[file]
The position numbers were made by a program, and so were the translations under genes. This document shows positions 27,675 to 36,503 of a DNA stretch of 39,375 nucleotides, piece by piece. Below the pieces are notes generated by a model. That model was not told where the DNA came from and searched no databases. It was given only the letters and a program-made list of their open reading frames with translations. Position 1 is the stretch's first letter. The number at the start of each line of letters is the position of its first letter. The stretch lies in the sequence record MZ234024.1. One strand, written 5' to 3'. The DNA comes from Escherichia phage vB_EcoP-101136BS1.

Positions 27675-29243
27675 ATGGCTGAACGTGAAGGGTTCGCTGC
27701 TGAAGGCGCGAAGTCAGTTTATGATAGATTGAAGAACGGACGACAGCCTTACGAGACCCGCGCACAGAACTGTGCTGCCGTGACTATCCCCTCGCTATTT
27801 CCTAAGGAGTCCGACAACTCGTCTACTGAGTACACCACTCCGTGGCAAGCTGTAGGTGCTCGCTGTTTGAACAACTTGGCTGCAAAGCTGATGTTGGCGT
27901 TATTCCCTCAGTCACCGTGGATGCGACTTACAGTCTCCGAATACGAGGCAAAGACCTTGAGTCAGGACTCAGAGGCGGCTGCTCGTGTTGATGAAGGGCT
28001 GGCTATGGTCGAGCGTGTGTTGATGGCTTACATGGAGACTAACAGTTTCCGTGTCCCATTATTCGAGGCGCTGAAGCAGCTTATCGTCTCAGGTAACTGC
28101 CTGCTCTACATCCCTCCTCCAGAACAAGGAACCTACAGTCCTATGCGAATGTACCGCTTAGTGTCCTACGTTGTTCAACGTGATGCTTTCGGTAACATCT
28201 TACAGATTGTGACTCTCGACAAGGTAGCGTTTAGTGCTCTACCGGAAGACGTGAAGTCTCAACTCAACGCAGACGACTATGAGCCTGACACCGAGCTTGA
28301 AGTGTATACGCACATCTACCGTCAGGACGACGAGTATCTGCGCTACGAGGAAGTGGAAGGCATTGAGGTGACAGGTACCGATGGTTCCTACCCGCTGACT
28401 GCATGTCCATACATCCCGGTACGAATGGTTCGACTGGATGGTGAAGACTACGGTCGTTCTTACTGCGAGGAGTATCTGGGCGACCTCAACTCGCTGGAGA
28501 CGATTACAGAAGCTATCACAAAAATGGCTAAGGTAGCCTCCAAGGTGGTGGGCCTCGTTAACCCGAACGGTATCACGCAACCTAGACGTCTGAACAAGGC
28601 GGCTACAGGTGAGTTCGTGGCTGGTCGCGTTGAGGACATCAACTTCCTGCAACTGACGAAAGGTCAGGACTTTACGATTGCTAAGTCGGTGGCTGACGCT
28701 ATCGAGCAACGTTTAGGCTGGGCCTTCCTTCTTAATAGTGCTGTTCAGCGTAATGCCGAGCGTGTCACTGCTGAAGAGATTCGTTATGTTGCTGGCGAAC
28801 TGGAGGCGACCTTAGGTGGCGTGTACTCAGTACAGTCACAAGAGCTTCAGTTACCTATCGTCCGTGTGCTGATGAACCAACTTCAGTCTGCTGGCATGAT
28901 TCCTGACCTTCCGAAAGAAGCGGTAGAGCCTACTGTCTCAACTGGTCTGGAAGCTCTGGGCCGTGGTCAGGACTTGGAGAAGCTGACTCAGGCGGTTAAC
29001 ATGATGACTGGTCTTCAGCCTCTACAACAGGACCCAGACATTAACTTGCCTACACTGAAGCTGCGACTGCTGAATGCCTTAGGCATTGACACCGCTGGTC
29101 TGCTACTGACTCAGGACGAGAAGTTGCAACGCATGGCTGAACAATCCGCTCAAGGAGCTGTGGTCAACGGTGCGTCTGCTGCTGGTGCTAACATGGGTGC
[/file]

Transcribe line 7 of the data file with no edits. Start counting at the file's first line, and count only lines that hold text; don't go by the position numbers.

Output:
28001 GGCTATGGTCGAGCGTGTGTTGATGGCTTACATGGAGACTAACAGTTTCCGTGTCCCATTATTCGAGGCGCTGAAGCAGCTTATCGTCTCAGGTAACTGC